information can be accessed. The web site address is:

                          http://www.michigan.gov/Annex2001Process

The Council of Great Lake Governors has a web site at: http://www.cglg.org

In addition, copies may be requested by contacting the Office of the Great Lakes at:

       Office of the Great Lakes
       P.O. Box 30473
       6th Floor Constitution Hall
       Lansing, MI 48909-7973

Or by calling the office at 517-335-4056.

Will there be an opportunity to learn more about the Draft Agreements?
The Office of the Great Lakes will be conducting outreach efforts including public meeting near
each of the Great Lakes to garner comments on the draft Agreements. The schedule for these
meeting is on the web site identified above.

How can I comment on the Draft Agreements?
The Office of the Great Lakes will be accepting comments on the draft Agreements during a 90-
day comment period ending October 18, 2004. In addition, the Council will be accepting
comments and will conduct public meetings in Chicago, Illinois (September 8, 2004) and in
Toronto, Ontario (September 20, 2004).

Comments may be submitted electronically to both the Office of the Great Lakes and the
Council of Great Lakes Governor at the addresses below:

      Office of the Great Lakes – DEQ-ANNEX-2001@michigan.gov
      Council of Great Lakes Governors - Annex2001@cglg.org



                                            July 2004
               Frequently Asked Questions—Annex 2001
                      Implementing Agreements
Comments received by the Council in electronic format will be posted to the Council of Great
Lakes Governors’ website at http://www.cglg.org where they will be available for public review.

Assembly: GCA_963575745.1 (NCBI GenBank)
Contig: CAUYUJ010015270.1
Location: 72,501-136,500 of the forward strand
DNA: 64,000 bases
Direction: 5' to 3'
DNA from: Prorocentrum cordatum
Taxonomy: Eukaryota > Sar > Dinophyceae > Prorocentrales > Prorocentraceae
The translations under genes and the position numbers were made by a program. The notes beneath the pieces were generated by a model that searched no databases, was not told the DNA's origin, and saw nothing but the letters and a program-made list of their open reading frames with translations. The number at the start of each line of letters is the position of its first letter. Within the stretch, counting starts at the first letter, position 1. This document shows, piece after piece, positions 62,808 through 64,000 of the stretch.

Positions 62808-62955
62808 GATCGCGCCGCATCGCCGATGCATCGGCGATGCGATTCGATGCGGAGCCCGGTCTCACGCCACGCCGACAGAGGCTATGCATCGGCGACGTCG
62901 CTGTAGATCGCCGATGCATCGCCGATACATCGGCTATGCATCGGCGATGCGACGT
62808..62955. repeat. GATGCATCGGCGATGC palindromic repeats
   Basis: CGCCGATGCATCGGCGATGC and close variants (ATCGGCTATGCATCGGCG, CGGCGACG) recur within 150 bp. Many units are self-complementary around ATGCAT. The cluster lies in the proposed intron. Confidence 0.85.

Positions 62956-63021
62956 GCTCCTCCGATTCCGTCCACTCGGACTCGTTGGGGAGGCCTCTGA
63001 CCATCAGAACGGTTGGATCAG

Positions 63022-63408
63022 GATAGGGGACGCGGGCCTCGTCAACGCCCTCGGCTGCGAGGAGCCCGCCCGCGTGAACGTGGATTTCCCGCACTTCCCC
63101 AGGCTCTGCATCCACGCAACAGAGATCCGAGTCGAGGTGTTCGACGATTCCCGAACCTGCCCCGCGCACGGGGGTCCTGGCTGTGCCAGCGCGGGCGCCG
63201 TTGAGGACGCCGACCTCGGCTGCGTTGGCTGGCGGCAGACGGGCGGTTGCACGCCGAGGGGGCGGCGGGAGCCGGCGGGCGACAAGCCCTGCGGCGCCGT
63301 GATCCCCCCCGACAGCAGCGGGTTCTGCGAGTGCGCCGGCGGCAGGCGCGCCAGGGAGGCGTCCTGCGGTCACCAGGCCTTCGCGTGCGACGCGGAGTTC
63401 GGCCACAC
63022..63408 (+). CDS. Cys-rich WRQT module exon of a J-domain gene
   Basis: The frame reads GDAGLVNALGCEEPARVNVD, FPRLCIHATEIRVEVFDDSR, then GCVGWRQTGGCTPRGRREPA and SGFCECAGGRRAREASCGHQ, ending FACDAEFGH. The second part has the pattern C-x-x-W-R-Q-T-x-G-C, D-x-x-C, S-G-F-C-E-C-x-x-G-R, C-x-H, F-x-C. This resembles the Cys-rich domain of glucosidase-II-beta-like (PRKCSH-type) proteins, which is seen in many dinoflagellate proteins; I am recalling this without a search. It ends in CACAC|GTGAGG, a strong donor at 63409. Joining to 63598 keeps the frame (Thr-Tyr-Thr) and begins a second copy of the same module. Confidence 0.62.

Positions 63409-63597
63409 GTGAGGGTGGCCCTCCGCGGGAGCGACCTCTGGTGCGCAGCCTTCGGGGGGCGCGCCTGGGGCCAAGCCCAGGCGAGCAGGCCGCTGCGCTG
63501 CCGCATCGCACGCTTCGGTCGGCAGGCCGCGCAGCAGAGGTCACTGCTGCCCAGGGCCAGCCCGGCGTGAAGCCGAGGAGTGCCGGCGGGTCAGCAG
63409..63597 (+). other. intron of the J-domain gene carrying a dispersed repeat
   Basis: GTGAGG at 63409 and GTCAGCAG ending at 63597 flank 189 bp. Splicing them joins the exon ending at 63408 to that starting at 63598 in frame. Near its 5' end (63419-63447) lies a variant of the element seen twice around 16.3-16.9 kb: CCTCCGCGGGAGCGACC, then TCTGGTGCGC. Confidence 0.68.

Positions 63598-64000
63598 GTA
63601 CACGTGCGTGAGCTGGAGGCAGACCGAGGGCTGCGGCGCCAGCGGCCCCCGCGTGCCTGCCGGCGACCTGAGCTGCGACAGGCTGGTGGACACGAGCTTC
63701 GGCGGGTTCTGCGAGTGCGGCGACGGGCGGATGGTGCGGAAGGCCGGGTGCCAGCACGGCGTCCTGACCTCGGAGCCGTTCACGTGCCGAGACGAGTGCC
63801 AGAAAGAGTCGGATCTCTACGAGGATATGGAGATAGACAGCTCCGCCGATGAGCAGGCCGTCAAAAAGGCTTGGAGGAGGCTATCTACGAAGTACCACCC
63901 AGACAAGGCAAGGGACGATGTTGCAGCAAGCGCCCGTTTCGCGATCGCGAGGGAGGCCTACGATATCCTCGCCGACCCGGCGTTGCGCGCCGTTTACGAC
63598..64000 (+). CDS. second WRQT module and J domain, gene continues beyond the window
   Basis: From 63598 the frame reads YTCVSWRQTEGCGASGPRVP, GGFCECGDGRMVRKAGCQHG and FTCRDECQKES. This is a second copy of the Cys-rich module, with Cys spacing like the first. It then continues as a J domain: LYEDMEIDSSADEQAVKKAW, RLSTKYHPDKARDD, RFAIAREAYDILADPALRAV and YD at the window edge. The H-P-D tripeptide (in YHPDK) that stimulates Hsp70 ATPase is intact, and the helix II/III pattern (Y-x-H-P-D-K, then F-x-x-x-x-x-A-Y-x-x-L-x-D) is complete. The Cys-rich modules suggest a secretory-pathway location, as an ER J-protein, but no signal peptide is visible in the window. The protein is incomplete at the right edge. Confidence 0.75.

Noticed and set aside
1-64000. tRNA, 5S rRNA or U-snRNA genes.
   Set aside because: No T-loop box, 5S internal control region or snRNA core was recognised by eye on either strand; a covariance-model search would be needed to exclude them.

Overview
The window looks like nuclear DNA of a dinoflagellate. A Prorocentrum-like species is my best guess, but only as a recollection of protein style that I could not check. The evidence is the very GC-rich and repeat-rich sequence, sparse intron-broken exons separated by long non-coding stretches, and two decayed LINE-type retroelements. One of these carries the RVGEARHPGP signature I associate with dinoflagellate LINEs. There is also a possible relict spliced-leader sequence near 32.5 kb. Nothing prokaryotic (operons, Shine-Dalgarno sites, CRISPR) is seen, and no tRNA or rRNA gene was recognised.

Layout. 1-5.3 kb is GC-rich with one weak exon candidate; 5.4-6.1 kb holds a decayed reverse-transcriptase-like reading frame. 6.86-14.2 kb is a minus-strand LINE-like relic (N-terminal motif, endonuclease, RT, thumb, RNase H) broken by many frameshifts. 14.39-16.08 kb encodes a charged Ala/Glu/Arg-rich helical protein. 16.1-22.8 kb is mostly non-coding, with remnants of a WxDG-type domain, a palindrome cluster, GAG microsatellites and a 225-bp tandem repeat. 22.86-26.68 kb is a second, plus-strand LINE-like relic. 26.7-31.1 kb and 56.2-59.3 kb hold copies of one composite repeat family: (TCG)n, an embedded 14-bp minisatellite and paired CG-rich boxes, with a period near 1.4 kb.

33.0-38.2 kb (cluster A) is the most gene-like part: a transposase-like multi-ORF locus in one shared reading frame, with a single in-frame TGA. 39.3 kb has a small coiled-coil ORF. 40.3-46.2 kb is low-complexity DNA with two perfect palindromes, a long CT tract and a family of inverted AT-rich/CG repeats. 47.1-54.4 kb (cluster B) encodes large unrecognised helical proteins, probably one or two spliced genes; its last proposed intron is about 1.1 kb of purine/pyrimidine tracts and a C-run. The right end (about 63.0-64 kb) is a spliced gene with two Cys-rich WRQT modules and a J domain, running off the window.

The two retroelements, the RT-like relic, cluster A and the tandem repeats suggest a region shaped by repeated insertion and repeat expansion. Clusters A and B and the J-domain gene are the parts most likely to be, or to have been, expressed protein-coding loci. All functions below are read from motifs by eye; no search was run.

Also, written comments on the proposal may be sent to:

       Office of the Great Lakes                    David Naftzger, Executive Director
       P.O. Box 30473                               Council of Great Lakes Governors
       6th Floor Constitution Hall                  35 E. Wacker Drive, Suite 1850
       Lansing, MI 48909-7973                       Chicago, Illinois 60601

What are some of the key issues the public is being asked to comment on?

The Agreement:
    Would you recommend changes to the Regional Review Process, including any changes
      that could help ensure timely, cost-effective review of water use proposals that are
      subject to regional review?
    Would you recommend changes related to public participation?

The Compact:
    Currently, through federal legislation, any diversion proposal requires the approval of all
      Great Lakes Governors. What is your recommendation for voting on new or increased
      Diversions?
    Currently, the Great Lakes Charter requires States and Provinces to share information